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Zimmerman Juror B29 to ABC News: 'He got away with murder'

Crime, Law and JusticeJustice SystemTrayvon MartinHomicideGeorge ZimmermanShootingsFamily

The only minority member of the six-woman jury that acquitted George Zimmerman said Thursday that Zimmerman “got away with murder” and that she aches for Trayvon Martin’s grieving parents, ABC News reports.

"You can't put the man in jail even though in our hearts we felt he was guilty," said the woman, who called herself only Maddy and was earlier identified as Juror B29 during the trial. "But we had to grab our hearts and put it aside and look at the evidence."

Juror B29, who became the first juror to show her face in the interview with “Good Morning America” anchor Robin Roberts, said there wasn’t enough proof under Florida law to convict Zimmerman.

"George Zimmerman got away with murder, but you can't get away from God. And at the end of the day, he's going to have a lot of questions and answers he has to deal with," the juror said. "[But] the law couldn't prove it.”

Zimmerman was accused of second-degree murder for fatally shooting Martin once in the chest. The defense said Zimmerman feared for his life when the two got into an altercation in a gated community in Sanford, Fla. Critics said Zimmerman profiled Martin and that his unfounded suspicion of the 17-year-old   led to the confrontation. Martin was black, and Zimmerman is of Latino ancestry.

A 36-year-old nursing assistant and mother of eight, Juror 29B was the only minority on the all-female jury. She is Puerto Rican.

Like Juror B37, who spoke last week on Anderson Cooper's CNN show, Juror B29 maintained that race wasn’t a factor in her deliberations.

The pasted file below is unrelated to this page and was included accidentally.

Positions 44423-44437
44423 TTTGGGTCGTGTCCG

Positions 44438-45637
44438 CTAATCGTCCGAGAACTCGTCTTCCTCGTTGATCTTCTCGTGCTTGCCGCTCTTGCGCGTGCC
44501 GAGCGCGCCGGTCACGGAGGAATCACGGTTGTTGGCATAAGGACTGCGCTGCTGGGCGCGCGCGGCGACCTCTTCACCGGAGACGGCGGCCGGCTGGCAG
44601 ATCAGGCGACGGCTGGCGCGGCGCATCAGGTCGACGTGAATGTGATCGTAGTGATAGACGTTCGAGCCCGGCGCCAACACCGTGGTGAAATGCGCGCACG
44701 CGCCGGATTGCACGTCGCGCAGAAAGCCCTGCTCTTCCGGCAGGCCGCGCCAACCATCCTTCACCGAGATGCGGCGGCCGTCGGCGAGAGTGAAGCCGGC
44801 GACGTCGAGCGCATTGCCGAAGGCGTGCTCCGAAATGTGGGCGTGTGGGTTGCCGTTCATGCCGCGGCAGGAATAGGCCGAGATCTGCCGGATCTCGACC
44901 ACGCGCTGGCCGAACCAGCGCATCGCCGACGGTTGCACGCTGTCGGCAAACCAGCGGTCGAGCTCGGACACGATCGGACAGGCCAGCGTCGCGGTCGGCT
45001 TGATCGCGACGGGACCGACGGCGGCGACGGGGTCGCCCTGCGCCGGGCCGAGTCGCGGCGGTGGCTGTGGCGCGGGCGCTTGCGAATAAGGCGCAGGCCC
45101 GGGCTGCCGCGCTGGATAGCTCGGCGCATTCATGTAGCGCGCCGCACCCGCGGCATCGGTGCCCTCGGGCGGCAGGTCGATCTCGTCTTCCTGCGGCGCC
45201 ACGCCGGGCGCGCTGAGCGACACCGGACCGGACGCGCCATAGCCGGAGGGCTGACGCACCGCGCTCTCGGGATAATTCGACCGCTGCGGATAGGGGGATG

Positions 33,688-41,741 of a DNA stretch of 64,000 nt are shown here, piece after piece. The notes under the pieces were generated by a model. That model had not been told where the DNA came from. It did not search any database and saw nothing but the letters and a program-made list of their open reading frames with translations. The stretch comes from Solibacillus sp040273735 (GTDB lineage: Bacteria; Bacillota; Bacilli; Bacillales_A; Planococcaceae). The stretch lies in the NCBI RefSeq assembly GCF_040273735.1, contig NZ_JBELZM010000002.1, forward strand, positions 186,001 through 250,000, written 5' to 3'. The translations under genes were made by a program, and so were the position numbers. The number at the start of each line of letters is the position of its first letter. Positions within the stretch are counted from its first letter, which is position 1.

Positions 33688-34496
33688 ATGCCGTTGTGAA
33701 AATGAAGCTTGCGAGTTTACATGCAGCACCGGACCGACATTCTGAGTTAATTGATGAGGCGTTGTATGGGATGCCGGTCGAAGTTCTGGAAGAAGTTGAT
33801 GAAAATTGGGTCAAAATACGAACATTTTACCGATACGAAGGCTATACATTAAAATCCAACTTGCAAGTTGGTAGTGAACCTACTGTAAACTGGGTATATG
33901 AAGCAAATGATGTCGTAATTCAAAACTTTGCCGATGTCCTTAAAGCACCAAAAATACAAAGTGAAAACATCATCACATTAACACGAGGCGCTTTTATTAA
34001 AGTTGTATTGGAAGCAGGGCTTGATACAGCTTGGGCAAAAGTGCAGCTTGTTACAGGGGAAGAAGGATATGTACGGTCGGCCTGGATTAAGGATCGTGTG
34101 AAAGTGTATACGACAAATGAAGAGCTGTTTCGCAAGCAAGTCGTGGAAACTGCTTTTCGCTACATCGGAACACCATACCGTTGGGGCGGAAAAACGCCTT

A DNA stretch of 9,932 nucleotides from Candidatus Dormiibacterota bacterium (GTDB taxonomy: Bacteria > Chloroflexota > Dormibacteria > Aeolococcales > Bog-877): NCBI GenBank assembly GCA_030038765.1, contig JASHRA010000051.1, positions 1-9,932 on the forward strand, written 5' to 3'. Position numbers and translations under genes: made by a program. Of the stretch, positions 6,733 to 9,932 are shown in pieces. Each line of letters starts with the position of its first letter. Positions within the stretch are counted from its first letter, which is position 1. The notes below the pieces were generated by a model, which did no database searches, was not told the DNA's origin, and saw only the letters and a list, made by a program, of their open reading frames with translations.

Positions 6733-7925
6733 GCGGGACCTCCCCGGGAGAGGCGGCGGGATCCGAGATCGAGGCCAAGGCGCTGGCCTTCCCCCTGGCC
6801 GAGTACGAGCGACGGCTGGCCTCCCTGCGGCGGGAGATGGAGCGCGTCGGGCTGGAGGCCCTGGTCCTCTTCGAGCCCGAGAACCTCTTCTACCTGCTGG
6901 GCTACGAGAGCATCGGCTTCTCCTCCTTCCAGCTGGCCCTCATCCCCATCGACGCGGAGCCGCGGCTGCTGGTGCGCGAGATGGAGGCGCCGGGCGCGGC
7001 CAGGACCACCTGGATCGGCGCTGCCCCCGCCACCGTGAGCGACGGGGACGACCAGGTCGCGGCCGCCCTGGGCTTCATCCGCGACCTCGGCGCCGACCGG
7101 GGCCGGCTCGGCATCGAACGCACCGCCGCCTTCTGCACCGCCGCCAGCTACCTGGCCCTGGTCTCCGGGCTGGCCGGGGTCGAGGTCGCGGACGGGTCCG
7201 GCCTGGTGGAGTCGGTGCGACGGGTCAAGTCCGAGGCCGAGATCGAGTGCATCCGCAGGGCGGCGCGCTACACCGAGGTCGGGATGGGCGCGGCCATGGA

She said she pushed for Zimmerman to be convicted of second-degree murder until she decided on the second day of deliberations that there wasn't enough definitive proof.

Zimmerman's defense team argued that he killed Martin in self-defense. The jury was also allowed to consider a lesser charge of manslaughter.

"I was the juror that was going to give them the hung jury. I fought to the end," she said.

She said she doubted that the case should have been brought to trial, calling it a “publicity stunt.” But once it was, she said, the lack of evidence and Florida law left the jury no choice but to acquit.

"The truth is that there was nothing that we could do about it," she said. “I feel the verdict was already told."

She said she owes an apology to Martin’s parents because she feels “like I let them down.”

Now, in the trial’s aftermath, she said she struggles to sleep and sympathizes with the grief Martin’s parents have endured. She said she’s not sure she made the right decision.

“It's hard for me to eat because I feel I was forcefully included in Trayvon Martin's death. And as I carry him on my back, I'm hurting as much [as] Trayvon's Martin's mother because there's no way that any mother should feel that pain," she said.

Since Juror B37’s interview with Cooper last week, a group of four other jurors released a request for privacy and said B37’s opinions were “not in any way representative” of their own. Juror B29 was not among those four jurors.

She had kept her silence but now has become the first to express doubts about her decision.

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benjamin.mueller@latimes.com

Twitter: @benjmueller

 

Copyright © 2014, Los Angeles Times
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